Does Everybody Have A Price?
There was a Hutterite colony near the small town where I lived when I was young. My father was a John Deere salesman and often went to the colony to sell them new farm equipment. Dad loved to go there near lunchtime, as he was always invited to stay and share their meal. The ladies were good cooks just as portrayed in the show, food was hearty and plentiful. He was always treated well. The Hutterites there were first and foremost a religious colony, they took their beliefs and traditions seriously.
John and I enjoyed watching "Meet the Hutterites", but we had doubts about the "reality" of some of the episodes early on. He thought the "near heart-attack" was faked (and indeed it turns out that it was). I quickly noted that there was almost no reference to religion or faith, with the exception of the ongoing storyline of some of the young adults preparing for baptism, which would enable them to become full members of the community. In fact, the frequency of conversational "cuss words" took me by surprise.
The Amish, the Mennonites and Hutterites all provide a good deal of latitude when it comes to their young people "testing the waters" a bit before deciding whether to commit themselves to the group or to abandon it in favor of mainstream society. However, "Meet the Hutterites" took it to new levels, often portraying the young people as lazy, somewhat dull-witted, and alcohol-fueled.
Certainly there are young people (and old) in any defined group that are going to rebel against group mores. Some will try to change things, others will opt to leave. All will face strong opposition from group leadership intent on preserving group identity. Was it overdone on this series for the sake of viewer ratings? Were the main participants in the show encouraged and even directed in what to say and do to create scenarios that would capture audience attention? Sadly, it appears so. We know this occurs behind the scenes in most, if not all, so called "reality-tv" programming. Anyone who believes none of this stuff is scripted or at least prompted is naive.
That isn't so much the issue with me. What bothers me is that The King Ranch Colony had an unequalled opportunity to teach the world a little bit about who they are and what they stand for, and maybe to garner a bit of respect along the way. One of the final episodes even portrayed them doing a presentation at a local college to share their way of life with the students there. They wanted to be better understood, they wanted to dispel the misconceptions... or so they said. Then why, in the name of God, would you sell your collective souls, and sham the American public into believing this was a fair example of real life and typical interaction within a Hutterite Colony? Why would you participate in scripted stories while claiming to share your reality with us?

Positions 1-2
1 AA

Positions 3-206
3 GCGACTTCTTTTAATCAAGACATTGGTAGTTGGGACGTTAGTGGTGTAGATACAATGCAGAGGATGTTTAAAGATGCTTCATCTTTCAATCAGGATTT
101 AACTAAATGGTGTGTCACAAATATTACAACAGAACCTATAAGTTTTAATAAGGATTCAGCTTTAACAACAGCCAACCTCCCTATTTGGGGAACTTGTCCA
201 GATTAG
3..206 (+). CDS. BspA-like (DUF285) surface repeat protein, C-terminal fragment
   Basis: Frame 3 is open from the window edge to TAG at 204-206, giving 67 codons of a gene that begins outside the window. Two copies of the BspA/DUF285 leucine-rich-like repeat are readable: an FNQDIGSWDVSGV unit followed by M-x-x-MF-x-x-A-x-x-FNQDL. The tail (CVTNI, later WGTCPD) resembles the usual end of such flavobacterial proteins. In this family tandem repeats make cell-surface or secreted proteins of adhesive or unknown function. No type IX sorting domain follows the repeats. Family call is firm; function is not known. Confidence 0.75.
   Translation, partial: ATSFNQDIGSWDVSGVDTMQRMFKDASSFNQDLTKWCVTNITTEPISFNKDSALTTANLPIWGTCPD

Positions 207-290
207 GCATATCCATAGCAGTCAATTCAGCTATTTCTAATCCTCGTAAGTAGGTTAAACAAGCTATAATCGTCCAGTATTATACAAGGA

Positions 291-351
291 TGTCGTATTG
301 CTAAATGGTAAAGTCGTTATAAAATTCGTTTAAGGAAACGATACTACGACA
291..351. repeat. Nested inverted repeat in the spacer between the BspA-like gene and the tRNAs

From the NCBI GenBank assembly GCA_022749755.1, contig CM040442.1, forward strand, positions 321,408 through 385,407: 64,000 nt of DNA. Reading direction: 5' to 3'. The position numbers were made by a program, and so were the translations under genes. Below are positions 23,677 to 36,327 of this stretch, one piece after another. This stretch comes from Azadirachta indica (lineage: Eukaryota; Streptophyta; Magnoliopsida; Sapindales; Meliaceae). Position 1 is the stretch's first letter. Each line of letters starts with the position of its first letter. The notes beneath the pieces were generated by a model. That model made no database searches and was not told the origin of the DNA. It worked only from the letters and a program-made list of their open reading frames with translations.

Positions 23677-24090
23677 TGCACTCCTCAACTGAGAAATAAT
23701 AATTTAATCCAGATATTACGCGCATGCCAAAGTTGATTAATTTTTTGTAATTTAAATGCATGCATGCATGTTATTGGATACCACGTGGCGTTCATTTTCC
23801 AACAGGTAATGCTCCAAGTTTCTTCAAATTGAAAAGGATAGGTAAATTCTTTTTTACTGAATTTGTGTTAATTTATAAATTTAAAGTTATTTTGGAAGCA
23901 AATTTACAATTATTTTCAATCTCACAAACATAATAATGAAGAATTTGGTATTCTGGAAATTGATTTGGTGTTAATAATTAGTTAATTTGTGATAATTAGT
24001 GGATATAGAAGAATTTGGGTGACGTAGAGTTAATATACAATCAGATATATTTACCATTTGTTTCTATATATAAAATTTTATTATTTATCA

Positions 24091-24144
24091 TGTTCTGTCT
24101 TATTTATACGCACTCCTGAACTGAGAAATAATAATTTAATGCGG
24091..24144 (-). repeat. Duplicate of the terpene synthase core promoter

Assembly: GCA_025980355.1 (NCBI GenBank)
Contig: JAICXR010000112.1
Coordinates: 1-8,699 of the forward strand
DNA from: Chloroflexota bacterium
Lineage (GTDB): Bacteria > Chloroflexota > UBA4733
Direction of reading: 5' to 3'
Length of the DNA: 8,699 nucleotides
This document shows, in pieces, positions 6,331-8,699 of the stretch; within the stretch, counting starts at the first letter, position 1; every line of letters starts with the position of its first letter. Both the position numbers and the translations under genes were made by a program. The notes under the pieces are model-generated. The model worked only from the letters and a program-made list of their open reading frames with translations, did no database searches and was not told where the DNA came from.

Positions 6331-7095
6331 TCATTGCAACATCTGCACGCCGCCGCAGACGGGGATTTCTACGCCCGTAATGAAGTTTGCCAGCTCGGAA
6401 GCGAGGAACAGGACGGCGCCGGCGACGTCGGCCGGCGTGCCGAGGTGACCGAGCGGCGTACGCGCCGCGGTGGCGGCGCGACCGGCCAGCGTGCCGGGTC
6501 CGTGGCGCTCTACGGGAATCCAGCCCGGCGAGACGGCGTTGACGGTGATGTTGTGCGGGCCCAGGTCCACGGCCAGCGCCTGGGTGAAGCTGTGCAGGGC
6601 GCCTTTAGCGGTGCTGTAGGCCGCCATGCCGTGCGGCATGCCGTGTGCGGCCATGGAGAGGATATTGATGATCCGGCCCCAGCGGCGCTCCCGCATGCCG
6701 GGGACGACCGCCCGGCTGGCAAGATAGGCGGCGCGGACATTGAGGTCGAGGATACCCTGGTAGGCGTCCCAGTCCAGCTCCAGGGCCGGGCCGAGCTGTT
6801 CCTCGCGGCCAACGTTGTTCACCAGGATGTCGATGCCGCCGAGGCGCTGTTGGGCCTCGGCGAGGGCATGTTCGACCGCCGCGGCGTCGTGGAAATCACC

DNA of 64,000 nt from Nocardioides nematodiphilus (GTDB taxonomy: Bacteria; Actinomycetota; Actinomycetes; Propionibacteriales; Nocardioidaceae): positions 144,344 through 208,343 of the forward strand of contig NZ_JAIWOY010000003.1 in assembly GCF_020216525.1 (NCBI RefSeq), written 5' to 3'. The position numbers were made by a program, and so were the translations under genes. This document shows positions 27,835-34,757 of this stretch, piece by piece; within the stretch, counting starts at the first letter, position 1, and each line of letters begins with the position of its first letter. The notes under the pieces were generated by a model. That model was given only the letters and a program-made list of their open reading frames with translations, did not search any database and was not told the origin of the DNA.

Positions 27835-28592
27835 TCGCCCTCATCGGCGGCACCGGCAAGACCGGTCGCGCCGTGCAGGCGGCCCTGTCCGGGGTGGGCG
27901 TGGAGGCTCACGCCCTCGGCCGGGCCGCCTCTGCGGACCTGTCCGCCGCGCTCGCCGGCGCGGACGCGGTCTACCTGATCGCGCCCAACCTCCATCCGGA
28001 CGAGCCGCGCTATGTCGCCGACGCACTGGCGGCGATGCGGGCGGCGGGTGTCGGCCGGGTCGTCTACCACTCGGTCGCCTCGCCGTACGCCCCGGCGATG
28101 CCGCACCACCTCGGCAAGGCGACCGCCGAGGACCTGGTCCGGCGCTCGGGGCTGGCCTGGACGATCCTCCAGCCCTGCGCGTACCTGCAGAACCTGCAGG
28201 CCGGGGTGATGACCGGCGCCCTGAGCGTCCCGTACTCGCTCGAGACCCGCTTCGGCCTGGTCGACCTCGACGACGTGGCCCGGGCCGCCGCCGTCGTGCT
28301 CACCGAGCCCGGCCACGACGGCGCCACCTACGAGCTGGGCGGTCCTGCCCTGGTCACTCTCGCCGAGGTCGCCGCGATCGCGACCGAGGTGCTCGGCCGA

The answer I'm sure... is sadly... $100,000. Maybe when they signed the contract they didn't realize what they were getting into; maybe they should have read the fine print closer. But the bottom line, at least for me, is... how much money does it take to get you to abandon your beliefs and principles to participate in fabricated story lines? What is the price of a lie?
Now the Hutterite leadership is crying fowl, they were misled, they are embarrassed. They should be! Why didn't anyone stand up half way thru the filming and oppose the fakery? Was there no one with enough courage and conviction to speak out? Sad, really sad.
This leads to a really deep question... does everybody have a price? If the dollar amount is attractive enough, is there a limit to what you would do, or I would do? What if they made a lucrative offer to do a "reality-tv show" of your family, would you sign on the line?